WASHINGTON — At a campaign event in Maryland on Friday, President Barack Obama trumpeted the repeal of the “Don’t ask, don’t tell” policy as a signature achievement of his administration. Change, he told the crowd, means that “you don’t have to hide who you love in order to serve the country you love.”
But in the six months since gays and lesbians have been allowed to serve openly in the military, many have remained guarded about their sexuality. A Military Times poll published on March 12 found that just one of the soldiers surveyed had come out to his unit since the repeal of the policy; just 25 of the active-duty soldiers surveyed said they were gay, lesbian or bisexual.
In conversations with The Huffington Post, some gay service members expressed varied reasons for not revealing their sexuality, from habit to wariness and even fear of having a career stalled by disapproving superiors. The one constant complaint, however, was the existence of the Defense of Marriage Act, which remains a powerful psychological and financial deterrent to being fully open.
While most of the service members interviewed had come out to a small number of trusted colleagues, all were hesitant to make their sexuality known to wider circles in their units.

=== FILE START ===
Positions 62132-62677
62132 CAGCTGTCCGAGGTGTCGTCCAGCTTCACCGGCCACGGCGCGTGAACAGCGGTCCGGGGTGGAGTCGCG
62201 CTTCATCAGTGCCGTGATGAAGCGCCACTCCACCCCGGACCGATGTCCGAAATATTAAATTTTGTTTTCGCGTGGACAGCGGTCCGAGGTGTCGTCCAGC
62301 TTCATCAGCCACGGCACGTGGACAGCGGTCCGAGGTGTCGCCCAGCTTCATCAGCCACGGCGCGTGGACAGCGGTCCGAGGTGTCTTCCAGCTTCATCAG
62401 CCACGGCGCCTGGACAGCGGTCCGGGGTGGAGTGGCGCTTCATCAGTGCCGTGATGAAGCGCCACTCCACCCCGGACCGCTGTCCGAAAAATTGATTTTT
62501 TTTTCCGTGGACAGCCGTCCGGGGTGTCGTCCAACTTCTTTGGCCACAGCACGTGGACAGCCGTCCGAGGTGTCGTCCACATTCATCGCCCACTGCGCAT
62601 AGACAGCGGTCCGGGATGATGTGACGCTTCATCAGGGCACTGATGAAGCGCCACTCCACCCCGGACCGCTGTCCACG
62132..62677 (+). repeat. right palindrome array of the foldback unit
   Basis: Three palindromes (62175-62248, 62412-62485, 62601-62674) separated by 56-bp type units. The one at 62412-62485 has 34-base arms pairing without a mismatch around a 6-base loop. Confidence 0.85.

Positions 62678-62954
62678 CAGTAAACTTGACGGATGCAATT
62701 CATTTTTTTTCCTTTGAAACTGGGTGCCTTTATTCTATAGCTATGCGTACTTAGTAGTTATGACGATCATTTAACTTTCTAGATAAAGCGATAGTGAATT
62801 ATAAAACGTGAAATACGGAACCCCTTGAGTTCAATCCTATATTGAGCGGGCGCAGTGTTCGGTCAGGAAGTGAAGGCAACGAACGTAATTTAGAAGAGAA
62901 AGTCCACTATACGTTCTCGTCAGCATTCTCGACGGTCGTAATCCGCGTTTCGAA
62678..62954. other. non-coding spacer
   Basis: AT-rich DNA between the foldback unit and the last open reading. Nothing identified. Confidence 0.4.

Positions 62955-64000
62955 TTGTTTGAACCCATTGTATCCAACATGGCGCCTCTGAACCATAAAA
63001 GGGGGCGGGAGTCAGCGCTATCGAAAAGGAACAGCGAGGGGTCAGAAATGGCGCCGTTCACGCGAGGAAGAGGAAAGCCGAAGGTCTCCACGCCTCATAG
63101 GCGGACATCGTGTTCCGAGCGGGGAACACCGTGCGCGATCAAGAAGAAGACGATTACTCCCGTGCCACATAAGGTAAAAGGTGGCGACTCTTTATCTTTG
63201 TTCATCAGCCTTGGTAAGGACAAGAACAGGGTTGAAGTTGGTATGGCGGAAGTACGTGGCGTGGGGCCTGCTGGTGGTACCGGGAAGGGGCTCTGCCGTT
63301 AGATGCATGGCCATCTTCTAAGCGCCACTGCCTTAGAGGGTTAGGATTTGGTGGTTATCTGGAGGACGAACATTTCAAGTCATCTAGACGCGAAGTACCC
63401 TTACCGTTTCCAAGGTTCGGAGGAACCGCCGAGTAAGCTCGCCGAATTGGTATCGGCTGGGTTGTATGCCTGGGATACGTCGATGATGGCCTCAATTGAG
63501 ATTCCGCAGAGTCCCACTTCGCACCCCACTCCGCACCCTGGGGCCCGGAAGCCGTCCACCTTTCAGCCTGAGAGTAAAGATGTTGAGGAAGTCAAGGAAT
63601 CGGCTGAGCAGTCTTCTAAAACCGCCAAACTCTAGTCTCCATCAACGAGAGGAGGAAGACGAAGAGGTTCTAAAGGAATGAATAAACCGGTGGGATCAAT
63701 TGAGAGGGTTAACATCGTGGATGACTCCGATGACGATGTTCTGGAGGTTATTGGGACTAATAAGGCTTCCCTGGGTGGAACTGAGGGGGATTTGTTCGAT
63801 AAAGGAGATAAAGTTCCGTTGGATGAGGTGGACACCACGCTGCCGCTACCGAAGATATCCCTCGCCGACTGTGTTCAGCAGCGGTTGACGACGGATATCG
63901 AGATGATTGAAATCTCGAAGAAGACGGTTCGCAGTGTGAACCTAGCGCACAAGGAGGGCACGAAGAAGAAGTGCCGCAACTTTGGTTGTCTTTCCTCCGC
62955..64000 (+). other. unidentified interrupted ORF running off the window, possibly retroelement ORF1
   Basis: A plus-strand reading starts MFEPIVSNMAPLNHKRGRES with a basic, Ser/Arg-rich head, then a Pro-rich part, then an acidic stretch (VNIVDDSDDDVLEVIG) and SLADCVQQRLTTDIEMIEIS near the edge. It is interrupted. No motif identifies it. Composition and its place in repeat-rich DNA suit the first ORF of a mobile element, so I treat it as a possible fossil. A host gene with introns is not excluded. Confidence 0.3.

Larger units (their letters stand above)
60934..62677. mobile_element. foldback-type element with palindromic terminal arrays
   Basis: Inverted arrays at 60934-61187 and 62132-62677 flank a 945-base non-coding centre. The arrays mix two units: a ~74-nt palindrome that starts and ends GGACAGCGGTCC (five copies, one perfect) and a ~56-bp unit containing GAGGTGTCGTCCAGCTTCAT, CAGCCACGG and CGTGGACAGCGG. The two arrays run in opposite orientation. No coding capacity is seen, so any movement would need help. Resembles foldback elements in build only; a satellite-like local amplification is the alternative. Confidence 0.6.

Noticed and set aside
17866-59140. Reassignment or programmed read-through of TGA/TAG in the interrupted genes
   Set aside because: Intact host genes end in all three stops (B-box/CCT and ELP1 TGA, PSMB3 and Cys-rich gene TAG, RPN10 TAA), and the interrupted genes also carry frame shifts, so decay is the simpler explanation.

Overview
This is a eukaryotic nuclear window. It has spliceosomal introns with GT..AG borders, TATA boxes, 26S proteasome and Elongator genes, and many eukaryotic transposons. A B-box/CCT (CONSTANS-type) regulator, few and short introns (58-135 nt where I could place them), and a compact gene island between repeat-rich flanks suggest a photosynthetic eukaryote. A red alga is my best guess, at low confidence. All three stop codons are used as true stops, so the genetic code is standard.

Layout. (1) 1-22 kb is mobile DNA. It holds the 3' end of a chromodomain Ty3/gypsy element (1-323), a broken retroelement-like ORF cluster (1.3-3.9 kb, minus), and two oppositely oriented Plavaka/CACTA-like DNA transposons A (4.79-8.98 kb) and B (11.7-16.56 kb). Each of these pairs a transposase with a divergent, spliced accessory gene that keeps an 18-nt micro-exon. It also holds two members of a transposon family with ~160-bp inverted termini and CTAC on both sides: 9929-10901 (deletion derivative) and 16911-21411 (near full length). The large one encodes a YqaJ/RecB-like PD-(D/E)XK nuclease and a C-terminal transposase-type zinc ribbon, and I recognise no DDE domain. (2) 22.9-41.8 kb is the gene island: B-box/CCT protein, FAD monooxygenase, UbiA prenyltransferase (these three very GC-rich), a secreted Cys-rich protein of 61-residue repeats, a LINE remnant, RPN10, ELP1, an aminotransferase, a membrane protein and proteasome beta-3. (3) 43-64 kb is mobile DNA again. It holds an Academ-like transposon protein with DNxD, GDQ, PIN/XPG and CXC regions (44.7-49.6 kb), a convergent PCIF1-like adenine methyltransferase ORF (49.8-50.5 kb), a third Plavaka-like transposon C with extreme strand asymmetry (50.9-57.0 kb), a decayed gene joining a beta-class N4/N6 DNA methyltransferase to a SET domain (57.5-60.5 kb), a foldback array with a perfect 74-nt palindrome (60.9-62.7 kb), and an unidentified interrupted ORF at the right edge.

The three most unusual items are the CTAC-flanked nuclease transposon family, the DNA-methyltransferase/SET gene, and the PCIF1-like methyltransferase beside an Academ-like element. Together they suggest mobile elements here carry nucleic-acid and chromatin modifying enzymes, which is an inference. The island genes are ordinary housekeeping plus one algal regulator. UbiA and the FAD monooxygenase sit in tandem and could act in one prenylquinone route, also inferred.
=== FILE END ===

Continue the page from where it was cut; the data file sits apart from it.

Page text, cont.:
“I’m not going to to come out of the closet until there’s a benefit,” said “Josh,” a Marine reservist in an infantry unit who, like others interviewed for this piece, did not wish to be identified by his real name. “I come out the closet, I cause all this drama with my unit, there’s going to be people that say things. There’s an impact on my career, and then I still can’t give benefits to the person I love. Why? Why would I put myself through all that when I’m not going to get anything out of it?”
The Defense of Marriage Act, which was passed in 1996, prohibits the federal government from recognizing same-sex marriages. This means that while gay
This article originally appeared on: http://www.huffingtonpost.com/2012/03/20/dadt-repeal-six-months-doma_n_1366859.html?ref=politics